In summary and in closing, we forgive out of obedience to the Lord. It is a choice, a decision we make. However, as we do this "forgiving," we discover the command is in place for our own good, and we receive the reward of our forgiveness - freedom.

16 comments:

IRENE said...

It is true that by not forgiving we carry the anger inside us that makes us sick in our hearts, minds and bodies. ANd if we want to please God, we know we have to forgive. It is not automatic, and it is not done once and for all. It helps to remember that we may get up once we fall down the unforgiving path. I have also found out that anger and un-forgiving feelings creap up when I neglect taking care of my soul, by praying and reading faith-related material. When I feel whole and connected to God, I stay largely unharmed. Thank you again, and many times...
Happy Autumn to you and your blog, too!

luvmy4sons said...

Good stuff here today sister! I have missed you. Back to posting...not as often...but today got me started again. Hugs. Hope you are well. Making a few rounds to such sweet sisters in Christ, like you! Blessings!

Laureen said...

Big Amen!!!Thanks for sharing

Oh Sew Good said...

I don't have as much trouble forgiving someone as I do when someone I have asked to forgive me chooses not to. I don't ask just once either. So let me ask you what you think? Should we keep asking or do we let it/them go?

RCUBEs said...

Forgiving is hard as it happened to me when a person hurt me so bad. But it is possible when we really choose to do so because we know that it is the right thing to do and that's what the Lord wants. Corrie Ten Boom was right because I felt so light, like my chains that dragged me were cut off as soon as I uttered my prayer to forgive that person and let God handle that. Thank you for this post. Blessings.

Samantha said...

Amen. Beautiful post, thank you for these words dear Denise.

Jennifer @ Getting Down With Jesus said...

That verse from Matthew 6:14-16 is a huge motivation to forgive.

I am often ashamed at how often I find forgiveness so difficult -- yet I've been forgiven for far worse things because of Christ's work on the cross.

Karen said...

Amen...enjoyed this post! I love the quote by Corrie Ten Boom...

Seeking Grace on the Narrow Path said...

Forgiving others is a liberating experience. Corrie Ten Boom is right on target.
As Jesus forgave the people who cruified HIM we also must forgive those that wound us. Thank God for those who have forgiven me and thank God for those that I have forgiven.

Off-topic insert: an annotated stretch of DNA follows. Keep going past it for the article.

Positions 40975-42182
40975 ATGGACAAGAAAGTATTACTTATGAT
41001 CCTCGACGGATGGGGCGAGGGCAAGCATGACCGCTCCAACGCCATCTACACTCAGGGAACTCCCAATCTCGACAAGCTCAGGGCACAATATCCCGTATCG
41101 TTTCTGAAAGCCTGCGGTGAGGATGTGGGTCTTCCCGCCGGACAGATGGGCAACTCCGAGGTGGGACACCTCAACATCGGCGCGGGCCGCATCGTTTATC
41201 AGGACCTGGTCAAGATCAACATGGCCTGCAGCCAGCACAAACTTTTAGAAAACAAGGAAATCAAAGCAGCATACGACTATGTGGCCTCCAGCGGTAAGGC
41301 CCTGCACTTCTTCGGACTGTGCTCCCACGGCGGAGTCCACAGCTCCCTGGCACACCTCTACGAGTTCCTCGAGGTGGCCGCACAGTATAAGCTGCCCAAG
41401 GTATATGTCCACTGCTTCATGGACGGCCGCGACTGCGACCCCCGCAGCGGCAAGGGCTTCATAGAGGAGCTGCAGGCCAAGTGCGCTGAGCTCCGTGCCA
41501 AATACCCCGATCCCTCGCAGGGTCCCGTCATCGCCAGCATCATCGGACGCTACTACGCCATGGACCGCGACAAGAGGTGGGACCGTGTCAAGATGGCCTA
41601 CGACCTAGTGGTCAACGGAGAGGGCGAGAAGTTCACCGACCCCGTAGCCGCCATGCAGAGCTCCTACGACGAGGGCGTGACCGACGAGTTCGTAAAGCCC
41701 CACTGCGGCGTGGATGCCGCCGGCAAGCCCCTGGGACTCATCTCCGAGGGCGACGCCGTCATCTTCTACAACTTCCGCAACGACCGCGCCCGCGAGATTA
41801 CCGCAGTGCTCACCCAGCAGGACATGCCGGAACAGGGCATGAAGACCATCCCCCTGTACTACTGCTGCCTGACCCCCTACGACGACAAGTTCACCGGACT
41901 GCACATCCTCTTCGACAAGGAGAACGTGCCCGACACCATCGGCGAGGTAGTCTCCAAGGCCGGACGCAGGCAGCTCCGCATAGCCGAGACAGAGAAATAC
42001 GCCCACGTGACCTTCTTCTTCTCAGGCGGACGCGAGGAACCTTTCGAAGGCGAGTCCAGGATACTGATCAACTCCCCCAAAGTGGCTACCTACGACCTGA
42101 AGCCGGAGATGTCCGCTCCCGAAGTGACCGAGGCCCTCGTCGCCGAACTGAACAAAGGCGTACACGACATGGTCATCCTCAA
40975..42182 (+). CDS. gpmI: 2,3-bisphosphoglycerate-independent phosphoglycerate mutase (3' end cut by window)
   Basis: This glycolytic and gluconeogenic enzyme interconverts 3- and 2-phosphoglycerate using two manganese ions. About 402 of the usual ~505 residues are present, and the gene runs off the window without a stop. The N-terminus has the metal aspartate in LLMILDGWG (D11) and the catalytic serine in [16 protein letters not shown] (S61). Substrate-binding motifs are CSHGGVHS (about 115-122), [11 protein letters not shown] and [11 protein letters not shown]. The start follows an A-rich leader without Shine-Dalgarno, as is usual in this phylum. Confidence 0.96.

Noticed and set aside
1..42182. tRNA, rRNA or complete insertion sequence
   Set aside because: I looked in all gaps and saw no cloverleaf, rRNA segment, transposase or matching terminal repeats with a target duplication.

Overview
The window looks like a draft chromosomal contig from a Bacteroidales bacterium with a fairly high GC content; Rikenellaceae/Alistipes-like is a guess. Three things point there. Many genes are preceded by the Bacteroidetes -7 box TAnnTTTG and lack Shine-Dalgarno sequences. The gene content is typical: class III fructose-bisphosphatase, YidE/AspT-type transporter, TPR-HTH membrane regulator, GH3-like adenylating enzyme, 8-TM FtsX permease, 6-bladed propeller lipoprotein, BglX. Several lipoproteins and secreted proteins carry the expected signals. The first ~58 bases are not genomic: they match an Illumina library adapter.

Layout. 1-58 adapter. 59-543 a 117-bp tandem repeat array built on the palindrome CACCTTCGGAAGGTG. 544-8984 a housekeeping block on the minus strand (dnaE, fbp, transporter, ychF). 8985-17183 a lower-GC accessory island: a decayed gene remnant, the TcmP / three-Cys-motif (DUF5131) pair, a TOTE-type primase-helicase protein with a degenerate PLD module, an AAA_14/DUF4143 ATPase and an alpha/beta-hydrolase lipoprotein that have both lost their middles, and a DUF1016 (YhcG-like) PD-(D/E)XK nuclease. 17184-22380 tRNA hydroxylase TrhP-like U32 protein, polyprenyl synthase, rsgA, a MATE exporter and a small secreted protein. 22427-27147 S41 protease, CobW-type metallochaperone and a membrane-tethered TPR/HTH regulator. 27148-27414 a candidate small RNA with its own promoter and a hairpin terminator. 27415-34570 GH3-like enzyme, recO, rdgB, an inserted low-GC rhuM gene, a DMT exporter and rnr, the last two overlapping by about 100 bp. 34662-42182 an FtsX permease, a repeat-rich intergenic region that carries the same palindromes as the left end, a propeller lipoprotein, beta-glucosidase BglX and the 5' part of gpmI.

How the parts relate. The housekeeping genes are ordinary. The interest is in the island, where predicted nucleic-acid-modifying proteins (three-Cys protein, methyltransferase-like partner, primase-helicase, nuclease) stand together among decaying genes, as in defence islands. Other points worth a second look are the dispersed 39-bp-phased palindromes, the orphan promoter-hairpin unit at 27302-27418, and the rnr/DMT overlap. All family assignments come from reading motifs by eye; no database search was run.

I love you, my friend.
Bren

Peggy said...

Amen & blessings Denise! Very comprehensive! Great questions & answers! I read this from Mary last week on "forgiveness" at About.com.
They have many areas of good information.

Your link did not work to go there so here's another one in case anyone's interested:
http://christianity.about.com/b/2006/12/13/questions-about-forgiveness.htm

I LOVE YOU & your new fall look! Your "scare bear" is precious but I know that Shortybear is not filled with any scare because she's filled by the Holy Spirit & a Prayer Warrior that tramples the enemy & any fear or scare tactic & Denise is victorious over all in Jesus' Name! Praying for Vicki & you both,
sending love & hugs. Bless you sis!

Beth in NC said...

I went through a very long journey with the Lord where forgiveness was involved. I finally saw the wickedness of my own heart. God used the book Bait of Satan by John Bevere to help me through the process too.

If we don't forgive others, God can't forgive us.

Thanks for sharing Denise!
Beth

Pam D said...

What a beautiful post, dear one. I think it is one of the most important things that we must learn, next to letting go of fear and worrying. All of those are things which eat away at the heart like acid. Apart from salvation, the greatest gift I've found in the Bible is the gift of peace, found in submission to God's perfect will. And it is SO much more peaceful to forgive than to carry the burden of a grudge. Thank you for always making things so clear to me. Love you, my sister...

Serendipity said...

A great post and reminder! Hope you're having a good week so far.

P/s: I love the new look on your blog!

Sweet Blessings said...

Denise- I didn't know about.com had stuff like this. It was a perfect post. In reading your comments, I am so thankful that you are sharing and ministering to others! I appreciate you! Amanda:)

Shelby said...

Denise, this is a GREAT AWESOME TRULY FANTABULOUS post that i needed more than you know. I'm glad I just got to read it today; I don't think I was ready a couple of days ago.

Anders Branderud said...

I want to comment about forgiveness.

(le-havdil) How to live in order to enable the Creator in His loving kindness to provide His kipur (Hebrew word in the Bible meaning: wiping of (a transgression of the Creator’s instructions)) is outlined in the Bible ; and was also taught by the first century Ribi Yehoshua from Nazareth (the Messiah).

Read it here: http://www.netzarim.co.il

Have a nice day!
Anders Branderud